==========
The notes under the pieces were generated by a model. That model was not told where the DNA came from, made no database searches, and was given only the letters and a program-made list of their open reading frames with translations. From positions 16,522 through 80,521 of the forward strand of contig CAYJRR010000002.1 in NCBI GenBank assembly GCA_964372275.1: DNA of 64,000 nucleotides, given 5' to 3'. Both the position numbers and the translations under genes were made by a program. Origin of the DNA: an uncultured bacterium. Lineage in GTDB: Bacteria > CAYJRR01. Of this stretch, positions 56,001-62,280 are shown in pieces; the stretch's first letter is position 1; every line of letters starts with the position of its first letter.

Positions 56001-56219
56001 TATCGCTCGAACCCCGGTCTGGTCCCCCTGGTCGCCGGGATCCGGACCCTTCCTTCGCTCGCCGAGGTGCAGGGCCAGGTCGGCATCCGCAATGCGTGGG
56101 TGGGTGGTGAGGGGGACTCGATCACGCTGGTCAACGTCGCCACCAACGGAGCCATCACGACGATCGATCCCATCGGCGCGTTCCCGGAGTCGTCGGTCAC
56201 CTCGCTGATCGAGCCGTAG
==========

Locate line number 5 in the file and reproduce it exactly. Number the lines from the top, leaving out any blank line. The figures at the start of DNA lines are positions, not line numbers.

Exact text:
56201 CTCGCTGATCGAGCCGTAG